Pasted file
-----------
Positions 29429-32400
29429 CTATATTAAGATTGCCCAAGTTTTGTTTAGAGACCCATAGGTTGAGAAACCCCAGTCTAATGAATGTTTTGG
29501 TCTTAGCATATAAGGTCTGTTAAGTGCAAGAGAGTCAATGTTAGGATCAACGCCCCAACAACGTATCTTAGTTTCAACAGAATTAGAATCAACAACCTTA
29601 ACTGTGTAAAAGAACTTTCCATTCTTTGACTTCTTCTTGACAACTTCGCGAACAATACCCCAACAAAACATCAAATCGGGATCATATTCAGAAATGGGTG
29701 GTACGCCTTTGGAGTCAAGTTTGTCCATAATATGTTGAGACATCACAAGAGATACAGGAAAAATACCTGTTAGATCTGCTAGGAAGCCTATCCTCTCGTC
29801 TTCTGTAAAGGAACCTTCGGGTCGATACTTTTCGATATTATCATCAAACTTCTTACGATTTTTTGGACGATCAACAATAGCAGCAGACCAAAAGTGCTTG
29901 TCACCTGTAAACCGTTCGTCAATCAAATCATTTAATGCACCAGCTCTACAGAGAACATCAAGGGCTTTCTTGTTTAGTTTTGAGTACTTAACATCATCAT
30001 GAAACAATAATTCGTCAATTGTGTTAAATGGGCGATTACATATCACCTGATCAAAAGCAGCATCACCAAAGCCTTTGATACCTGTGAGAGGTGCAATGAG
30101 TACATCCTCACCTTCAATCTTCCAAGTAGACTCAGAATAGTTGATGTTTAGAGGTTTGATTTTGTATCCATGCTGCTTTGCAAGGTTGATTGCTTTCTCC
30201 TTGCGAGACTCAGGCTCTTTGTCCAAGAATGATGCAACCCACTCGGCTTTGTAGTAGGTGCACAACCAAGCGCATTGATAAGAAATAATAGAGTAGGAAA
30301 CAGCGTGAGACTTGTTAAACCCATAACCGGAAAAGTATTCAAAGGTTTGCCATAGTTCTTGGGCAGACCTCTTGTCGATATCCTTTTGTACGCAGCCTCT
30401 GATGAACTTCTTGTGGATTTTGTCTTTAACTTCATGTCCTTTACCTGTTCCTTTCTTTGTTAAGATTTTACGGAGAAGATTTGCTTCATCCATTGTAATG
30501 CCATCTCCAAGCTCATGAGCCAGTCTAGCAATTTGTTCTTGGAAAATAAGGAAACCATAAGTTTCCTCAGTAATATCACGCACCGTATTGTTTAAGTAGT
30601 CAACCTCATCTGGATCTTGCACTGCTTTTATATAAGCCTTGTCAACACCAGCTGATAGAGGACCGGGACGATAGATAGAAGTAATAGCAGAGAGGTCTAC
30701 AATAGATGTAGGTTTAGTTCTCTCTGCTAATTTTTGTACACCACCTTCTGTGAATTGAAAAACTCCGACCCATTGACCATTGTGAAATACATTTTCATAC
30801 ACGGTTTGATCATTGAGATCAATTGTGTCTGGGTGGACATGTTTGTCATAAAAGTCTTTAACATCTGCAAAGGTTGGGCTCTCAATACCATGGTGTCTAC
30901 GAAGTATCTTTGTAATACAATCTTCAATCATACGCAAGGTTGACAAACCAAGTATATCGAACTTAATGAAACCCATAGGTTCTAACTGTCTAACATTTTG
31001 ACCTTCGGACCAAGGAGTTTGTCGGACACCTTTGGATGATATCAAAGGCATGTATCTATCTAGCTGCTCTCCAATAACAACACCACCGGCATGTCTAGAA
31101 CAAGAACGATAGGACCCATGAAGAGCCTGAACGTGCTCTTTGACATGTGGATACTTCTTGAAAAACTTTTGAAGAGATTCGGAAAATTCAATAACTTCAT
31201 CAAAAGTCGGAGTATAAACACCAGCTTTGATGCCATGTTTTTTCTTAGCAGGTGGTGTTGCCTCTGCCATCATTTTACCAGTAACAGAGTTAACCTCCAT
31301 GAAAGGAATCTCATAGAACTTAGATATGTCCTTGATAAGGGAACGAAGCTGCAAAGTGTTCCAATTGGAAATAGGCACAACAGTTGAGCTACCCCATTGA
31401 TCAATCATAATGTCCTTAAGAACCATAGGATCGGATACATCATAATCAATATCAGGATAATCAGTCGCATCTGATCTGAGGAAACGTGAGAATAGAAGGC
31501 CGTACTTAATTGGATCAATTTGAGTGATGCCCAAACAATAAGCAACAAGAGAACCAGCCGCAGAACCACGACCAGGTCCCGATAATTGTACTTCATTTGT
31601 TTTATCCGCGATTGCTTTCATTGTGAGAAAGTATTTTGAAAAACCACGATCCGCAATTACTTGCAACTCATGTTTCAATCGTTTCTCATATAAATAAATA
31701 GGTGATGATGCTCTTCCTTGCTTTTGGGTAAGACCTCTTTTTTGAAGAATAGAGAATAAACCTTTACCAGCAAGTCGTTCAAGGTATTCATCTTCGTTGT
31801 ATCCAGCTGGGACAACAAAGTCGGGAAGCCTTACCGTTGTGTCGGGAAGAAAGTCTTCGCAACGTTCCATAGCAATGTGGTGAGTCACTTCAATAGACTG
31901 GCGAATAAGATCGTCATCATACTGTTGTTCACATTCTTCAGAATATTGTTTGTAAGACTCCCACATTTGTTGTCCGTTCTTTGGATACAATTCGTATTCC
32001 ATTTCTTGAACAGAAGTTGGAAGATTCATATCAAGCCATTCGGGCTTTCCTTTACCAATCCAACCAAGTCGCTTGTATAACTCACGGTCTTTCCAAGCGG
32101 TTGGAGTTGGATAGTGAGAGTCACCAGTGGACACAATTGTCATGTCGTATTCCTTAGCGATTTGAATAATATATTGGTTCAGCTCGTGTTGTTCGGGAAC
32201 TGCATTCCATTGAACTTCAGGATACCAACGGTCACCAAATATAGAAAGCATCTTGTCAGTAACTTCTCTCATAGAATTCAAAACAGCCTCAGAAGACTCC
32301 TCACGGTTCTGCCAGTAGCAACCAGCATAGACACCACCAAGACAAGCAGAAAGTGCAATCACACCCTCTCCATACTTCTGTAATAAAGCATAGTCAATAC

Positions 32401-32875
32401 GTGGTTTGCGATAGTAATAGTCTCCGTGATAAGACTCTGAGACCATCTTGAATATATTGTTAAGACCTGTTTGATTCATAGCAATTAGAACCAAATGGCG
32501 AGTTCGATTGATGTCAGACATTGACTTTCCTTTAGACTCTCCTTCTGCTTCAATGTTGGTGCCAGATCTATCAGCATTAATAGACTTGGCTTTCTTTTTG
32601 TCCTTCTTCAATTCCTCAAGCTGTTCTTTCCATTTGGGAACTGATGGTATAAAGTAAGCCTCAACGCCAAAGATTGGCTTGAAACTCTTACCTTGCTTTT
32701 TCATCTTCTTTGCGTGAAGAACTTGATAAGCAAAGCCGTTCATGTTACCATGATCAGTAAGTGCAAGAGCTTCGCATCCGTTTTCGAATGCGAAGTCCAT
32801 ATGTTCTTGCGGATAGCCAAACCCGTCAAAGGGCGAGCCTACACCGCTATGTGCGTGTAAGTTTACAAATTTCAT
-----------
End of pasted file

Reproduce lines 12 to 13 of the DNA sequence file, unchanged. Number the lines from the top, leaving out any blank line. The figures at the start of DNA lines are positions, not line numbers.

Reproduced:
30401 GATGAACTTCTTGTGGATTTTGTCTTTAACTTCATGTCCTTTACCTGTTCCTTTCTTTGTTAAGATTTTACGGAGAAGATTTGCTTCATCCATTGTAATG
30501 CCATCTCCAAGCTCATGAGCCAGTCTAGCAATTTGTTCTTGGAAAATAAGGAAACCATAAGTTTCCTCAGTAATATCACGCACCGTATTGTTTAAGTAGT